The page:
Growth vs. Value—Titanic Struggle or False Narrative?
Updated: Jul 22
RL073 - Retirement Lifestyle: Growth vs. Value—Titanic Struggle or False Narrative?
Today on the Retirement Lifestyle Show, Roshan Loungani, Erik Olson, and Adrian Nicholson dissect two distinct styles of investing: growth and value investing. They differentiate the two investing strategies, analyze their historical patterns, and explain which one is more suited to your portfolio.
[08:20] Growth Versus Value Investing
[14:05] Characteristics of Growth and Value Stocks
[17:04] The Difference Between Price and Value
[22:01] The Salad Oil Scandal
[26:55] Cigar Butt Investing
[33:50] Historical Analysis of Value and Growth Investing
[35:58] Nifty Fifty Investing
[39:20] Long Term Trends in Value and Growth Stocks
[48:30] Dissecting the Hegemonic Framework of Thinking
[51:05] The Efficient Market Hypothesis
[53:55] Active Versus Passive Investing
[01:00:01] Blending Growth and Value Stocks
Links and Resources
For links and the full show notes keep scrolling down!
Roshan Loungani can be reached at firstname.lastname@example.org or at 202-536-4468.
Erik Olson can be reached at email@example.com or 815-940-4652.
Adrian Nicholson can be reached at firstname.lastname@example.org or at 703-915-8905.
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Full Show Notes:
Growth Versus Value Investing
Most financial experts categorize investment options into either growth or value. However, investing is a little more complicated than that since some options have elements of both value and growth. Nevertheless, there are several crucial differences between value and growth that can help you build your portfolio. But first, let us define these two terminologies. In value investing, the stocks present an opportunity to buy shares below their actual value. Value companies are usually more stable and have tons of historical data to back them up; a great example of a current value stock is Ford motors. On the other hand, growth is all about stocks that exhibit above-average revenue and earnings growth potential. For example, Amazon.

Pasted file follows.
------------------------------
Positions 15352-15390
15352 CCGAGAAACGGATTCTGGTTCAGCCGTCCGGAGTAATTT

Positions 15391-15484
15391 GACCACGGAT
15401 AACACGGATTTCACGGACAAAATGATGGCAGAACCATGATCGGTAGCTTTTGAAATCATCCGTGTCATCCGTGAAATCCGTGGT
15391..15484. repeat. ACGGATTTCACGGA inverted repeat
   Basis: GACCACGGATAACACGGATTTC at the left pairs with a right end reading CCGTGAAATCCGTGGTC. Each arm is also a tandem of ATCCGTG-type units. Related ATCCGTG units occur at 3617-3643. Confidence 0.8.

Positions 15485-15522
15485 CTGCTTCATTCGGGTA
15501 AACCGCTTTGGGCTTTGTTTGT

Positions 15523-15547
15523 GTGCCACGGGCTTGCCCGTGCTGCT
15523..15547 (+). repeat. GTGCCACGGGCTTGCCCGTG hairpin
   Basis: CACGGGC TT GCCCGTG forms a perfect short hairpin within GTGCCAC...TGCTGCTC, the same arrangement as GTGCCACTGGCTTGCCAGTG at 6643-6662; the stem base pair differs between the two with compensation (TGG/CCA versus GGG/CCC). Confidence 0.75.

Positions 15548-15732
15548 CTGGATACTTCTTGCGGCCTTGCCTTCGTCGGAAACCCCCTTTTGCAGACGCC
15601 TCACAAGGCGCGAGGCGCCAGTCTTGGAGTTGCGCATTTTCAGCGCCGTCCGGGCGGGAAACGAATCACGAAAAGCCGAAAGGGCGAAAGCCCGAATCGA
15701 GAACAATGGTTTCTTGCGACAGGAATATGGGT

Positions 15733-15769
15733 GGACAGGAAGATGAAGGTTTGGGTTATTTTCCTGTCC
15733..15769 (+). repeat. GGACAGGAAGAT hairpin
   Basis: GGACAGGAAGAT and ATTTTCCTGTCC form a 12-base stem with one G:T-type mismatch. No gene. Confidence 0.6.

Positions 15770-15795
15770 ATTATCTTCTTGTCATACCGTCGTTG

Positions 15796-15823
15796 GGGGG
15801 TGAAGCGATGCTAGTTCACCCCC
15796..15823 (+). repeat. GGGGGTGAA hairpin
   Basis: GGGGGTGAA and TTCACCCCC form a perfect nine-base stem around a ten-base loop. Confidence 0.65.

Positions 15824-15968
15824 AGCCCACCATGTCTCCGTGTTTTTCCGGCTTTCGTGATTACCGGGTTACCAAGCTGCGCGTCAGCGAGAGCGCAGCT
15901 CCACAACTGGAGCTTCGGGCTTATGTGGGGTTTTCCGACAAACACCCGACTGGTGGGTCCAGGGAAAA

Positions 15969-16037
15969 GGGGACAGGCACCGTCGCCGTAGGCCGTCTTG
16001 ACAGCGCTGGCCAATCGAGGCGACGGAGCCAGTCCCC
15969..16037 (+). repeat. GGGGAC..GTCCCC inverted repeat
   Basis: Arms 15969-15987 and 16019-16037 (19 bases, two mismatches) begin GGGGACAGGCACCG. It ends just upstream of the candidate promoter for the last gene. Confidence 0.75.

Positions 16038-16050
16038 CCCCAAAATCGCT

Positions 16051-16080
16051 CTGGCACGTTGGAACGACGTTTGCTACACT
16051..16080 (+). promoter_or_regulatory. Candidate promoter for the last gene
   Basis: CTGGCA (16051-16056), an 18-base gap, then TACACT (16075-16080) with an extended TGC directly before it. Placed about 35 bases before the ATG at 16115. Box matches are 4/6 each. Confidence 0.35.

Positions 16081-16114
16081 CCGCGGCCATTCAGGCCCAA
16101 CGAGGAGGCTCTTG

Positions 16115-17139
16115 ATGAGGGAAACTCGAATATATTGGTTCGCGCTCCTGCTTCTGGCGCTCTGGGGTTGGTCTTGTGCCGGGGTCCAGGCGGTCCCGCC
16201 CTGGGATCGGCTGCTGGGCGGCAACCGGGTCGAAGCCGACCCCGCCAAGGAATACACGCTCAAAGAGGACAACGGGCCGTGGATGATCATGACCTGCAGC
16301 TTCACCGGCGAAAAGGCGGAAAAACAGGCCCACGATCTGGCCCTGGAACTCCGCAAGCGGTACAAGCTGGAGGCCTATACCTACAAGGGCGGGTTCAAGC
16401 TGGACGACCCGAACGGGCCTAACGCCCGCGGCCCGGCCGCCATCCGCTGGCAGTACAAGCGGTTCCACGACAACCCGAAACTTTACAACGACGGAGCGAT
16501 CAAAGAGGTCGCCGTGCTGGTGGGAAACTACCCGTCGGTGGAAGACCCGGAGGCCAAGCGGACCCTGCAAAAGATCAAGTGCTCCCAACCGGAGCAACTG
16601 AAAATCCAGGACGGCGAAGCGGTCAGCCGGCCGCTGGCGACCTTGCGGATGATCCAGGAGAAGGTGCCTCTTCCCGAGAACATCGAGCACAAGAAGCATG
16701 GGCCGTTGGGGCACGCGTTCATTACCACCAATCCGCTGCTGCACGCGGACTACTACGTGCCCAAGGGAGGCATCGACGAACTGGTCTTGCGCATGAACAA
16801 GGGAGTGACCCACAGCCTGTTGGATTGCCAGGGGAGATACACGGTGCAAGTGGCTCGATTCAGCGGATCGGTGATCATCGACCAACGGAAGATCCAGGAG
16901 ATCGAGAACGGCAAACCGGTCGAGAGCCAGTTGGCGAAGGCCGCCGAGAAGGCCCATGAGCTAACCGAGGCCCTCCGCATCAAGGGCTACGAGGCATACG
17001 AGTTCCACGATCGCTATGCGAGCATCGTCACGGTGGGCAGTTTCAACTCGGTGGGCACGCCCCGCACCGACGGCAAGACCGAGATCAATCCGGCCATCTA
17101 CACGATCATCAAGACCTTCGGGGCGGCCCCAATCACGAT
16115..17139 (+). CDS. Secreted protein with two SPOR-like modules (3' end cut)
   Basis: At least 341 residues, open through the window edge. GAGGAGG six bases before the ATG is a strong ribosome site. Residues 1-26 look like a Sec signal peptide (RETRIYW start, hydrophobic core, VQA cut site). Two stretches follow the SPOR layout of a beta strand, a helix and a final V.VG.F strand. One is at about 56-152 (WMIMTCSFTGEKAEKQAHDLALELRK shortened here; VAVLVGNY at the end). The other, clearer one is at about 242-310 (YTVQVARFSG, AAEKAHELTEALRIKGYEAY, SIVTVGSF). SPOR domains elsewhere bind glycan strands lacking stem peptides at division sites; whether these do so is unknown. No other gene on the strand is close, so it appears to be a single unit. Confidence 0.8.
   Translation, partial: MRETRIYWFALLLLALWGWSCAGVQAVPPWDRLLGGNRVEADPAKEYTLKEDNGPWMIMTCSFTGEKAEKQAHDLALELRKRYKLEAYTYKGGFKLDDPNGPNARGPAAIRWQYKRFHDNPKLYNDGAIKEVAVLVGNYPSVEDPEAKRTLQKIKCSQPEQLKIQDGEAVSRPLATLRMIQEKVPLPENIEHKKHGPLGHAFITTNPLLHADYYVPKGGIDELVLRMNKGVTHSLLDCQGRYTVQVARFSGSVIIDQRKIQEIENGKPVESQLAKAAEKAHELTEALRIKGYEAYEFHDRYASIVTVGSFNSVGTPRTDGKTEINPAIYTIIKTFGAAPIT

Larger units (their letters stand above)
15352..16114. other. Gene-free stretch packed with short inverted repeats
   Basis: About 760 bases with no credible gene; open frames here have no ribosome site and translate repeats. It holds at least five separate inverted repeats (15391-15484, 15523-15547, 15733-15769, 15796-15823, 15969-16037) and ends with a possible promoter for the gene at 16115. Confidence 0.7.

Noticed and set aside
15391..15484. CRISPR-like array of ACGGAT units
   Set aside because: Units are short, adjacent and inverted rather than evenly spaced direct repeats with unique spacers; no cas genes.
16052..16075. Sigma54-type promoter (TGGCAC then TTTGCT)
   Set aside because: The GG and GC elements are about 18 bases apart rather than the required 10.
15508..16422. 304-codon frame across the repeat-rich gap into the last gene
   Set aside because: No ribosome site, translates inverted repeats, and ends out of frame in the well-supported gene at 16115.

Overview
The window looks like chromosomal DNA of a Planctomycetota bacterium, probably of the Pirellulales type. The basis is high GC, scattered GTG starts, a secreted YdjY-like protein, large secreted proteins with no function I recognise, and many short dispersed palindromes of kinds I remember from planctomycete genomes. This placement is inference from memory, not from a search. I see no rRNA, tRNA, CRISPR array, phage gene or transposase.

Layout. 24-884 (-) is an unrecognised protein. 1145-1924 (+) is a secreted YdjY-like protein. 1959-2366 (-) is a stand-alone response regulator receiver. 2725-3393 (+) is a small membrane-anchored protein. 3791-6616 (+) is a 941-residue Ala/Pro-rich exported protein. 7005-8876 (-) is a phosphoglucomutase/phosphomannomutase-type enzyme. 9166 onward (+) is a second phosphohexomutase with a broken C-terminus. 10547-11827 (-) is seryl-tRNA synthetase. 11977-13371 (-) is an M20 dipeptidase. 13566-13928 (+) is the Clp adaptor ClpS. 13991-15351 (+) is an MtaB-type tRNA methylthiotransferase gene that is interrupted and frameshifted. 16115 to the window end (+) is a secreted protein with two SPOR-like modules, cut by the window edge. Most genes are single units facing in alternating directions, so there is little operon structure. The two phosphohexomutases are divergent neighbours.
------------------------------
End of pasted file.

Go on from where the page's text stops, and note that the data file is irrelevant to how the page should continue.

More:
Cigar Butt Investing
Warren Buffett built his empire ignoring the hot speculative trends and focusing on strong companies the market had failed to appreciate fully. But before all that, Buffett was Benjamin Graham's student during his time at Columbia Business School. Graham practically introduced Buffet to value investing, a methodology that meant digging up companies with stock prices that were unquestionably worth more than what you would normally pay for. Buffett later called these investment opportunities "cigar butts." His analogy was that most people would pay little attention to a cigar butt lying on the sidewalk. But for a smart investor, if you can pay close to nothing for a stock, you might still get a few puffs out of them.
However, Buffet later tweaked his approach to start looking around for unsmoked discarded cigars. In this strategy, he did deep research on companies with great value, say exceptional management styles, that traded at below their intrinsic value.
Which is Better?
When it comes to comparing the better alternative between value and growth, decisions are often evaluated based on time horizon, volatility, and risk. For example, value stocks are typically assumed to have a lower level of risk and volatility since they are often found in larger, more established companies. Plus, the fact that they may still offer some capital growth and pay dividends is welcome news for most investors. In contrast, growth stocks prefer to reinvest earnings back into the company to finance expansion efforts. Nonetheless, in general, growth stocks possess the greatest risk and reward for investors when done right.
All in all, the decision to invest in growth or value stocks comes down to your preference, risk tolerance, investment goals, and time frame. Furthermore, the performance of growth and value stocks sometimes largely depends on the point of entry into the market.
Links and Resources
All opinions expressed by podcast hosts and guests are solely their own. While based on information that they believe is reliable, neither Arete Wealth nor its affiliates warrant its completeness or accuracy, nor do their opinions reflect the opinion of Arete Wealth. This podcast is for general informational purposes only, and should not be regarded as specific advice or recommendations for any individual. Before making any decisions, consult a professional.